Monday, May 18, 2009

Enrichment Part I: Food

Having chosen to live with birds, in companionship and relationship, we want to give them the best possible environment we can offer. One aspect includes the multi-faceted topic: enrichment. It is something I consider every day as a basic, fundamental need of each of my birds.

Naturally, enrichment is more than switching toys or providing a variety of toys, although that can represent a small part. We could give our birds 10 new toys each day and if they ignored them, then they would have a total enrichment value of zero!

One 'toy' that is enjoyed is better than ten that are ignored (quality over quantity).

Some areas of enrichment include:

1. Food
2. 'Toys'
3. Physical Environment/Activity
4. Visual Environment
5. Auditory Environment

For today's post, we'll look at the first of these 5 topics. Then each subsequent day this week I will develop another topic. Who knows... by the end of the week I might think of 5 more areas, because as I mentioned, enrichment is multi-faceted!

Topic #1: Food
As we know, the quality of our birds' diets will affect every other area of their lives. So it is the perfect place to start. Without a quality diet, our birds could be subject to a compromised immune system, sluggish digestion, malabsorption of nutrients, illness, and a whole host of other potential problems. They certainly won't feel their best or be in a position to live life to the fullest.

Obtaining information, from qualified avian professionals, as to what constitutes a healthy, nutritious, fresh and varied diet, taking into consideration a bird's particular needs, activity level, physical conditions, etc., is a worthy use of time.

The focus of this post will be ways in which to utilize that healthy, wholesome, nutritious diet as a part of their daily enrichment.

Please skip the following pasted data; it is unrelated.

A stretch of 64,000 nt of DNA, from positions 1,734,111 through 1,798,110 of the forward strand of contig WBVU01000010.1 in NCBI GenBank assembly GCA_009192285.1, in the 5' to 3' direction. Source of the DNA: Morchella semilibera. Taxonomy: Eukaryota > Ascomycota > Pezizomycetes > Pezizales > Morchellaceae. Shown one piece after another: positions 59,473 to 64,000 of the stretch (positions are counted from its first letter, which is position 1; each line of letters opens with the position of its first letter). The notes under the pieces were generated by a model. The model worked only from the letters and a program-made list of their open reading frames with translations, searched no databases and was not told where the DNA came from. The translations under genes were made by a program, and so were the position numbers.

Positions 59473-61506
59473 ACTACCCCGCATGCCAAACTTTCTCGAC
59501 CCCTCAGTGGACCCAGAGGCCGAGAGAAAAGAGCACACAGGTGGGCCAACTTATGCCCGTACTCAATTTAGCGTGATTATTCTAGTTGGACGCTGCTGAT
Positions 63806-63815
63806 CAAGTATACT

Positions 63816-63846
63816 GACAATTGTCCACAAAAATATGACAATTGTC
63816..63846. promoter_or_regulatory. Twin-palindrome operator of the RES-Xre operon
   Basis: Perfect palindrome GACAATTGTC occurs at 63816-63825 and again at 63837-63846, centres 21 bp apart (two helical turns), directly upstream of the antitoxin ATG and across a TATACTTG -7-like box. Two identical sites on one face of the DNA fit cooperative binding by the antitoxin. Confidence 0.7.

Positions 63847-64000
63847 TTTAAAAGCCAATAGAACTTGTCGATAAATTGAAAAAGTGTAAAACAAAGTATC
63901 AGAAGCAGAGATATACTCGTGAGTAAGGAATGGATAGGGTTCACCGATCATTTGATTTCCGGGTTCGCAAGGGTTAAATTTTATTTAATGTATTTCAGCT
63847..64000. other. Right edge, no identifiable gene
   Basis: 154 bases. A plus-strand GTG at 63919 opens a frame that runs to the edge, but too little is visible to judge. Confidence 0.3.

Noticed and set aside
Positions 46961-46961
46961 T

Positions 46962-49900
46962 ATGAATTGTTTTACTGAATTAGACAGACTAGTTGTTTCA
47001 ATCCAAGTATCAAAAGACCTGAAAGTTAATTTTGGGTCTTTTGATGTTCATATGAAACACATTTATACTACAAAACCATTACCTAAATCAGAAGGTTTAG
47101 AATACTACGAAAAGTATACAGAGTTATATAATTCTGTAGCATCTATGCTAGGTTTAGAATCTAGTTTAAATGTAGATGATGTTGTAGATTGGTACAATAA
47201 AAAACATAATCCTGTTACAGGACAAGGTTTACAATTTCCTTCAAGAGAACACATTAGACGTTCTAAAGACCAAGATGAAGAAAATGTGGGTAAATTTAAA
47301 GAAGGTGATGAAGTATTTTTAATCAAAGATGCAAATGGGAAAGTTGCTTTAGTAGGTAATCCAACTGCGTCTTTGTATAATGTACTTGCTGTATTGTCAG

Muffin Treats:
Coco (yellow crowned amazon parrot) eats a wide variety of foods including certain nuts and seeds. Here is a small piece of walnut, pecan, a slivered almond, a pine nut and two sunflower seeds placed in a muffin paper.

When Coco sees the muffin papers she knows a special treat is coming her way, and she is ready to dig in! A few twists of the top of the muffin paper, and I can throw it into the back of her house, place it in a slightly difficult place to reach or simply hand it to her:
Look at that happy-face... and yes, she does prefer to use her right foot!
Her eyes pin with excitement and anticipation as she carefully manipulates the paper to obtain a piece of food while not spilling the remaining pieces. It presents an intellectual and dexterity challenge, in addition to being a part of her daily nutritional intake. Once the food has been consumed, further enjoyment may be received from chewing the paper.

I can further increase her interest if I prepare the muffin treat in her presence while 'talking it up'. But it is also fun to 'hide' them so that she finds them while I am away. With only placing a few small pieces of nut or seed in each muffin paper, I can place many of them around her fort increasing her foraging activities throughout the day. Instead of placing all of the pieces in a bowl from which she may graze. Using the muffin papers, she must search and work to obtain the tidbits many times over throughout the day. This is one aspect of her daily foraging.

Foot Food:
While Coco has a water dish, she does not have a traditional food dish. Certain 'messy' vegetables I serve in a bowl, but many others are perfect foot foods that increase interest and dexterity. Chunks of fresh corn on the cob, a piece of okra, a small serrano pepper or a grape are just a few of the many options for foot food.

Foraging Toys:

Foraging 'toys' can be purchased, but it is equally easy (and free) to make natural foraging toys. A bottle cap turned upside down becomes a foraging device. In addition to muffin papers, I also like to use cardboard egg crates and plastic/paper straws and again they provide enjoyment after the food is consumed. Straws are great to use for stuffing pieces of nut or seed. Here you see an egg crate which has some nuts and Harrison's Power Treats. Once a bird becomes accustomed to finding food in the bottle caps of the egg crate, either the bottle caps and/or the egg crate may be turned over to increase complexity. (In the upper right corner of the egg crate is a muffin paper treat.) The sky is the limit when dreaming up foraging toys.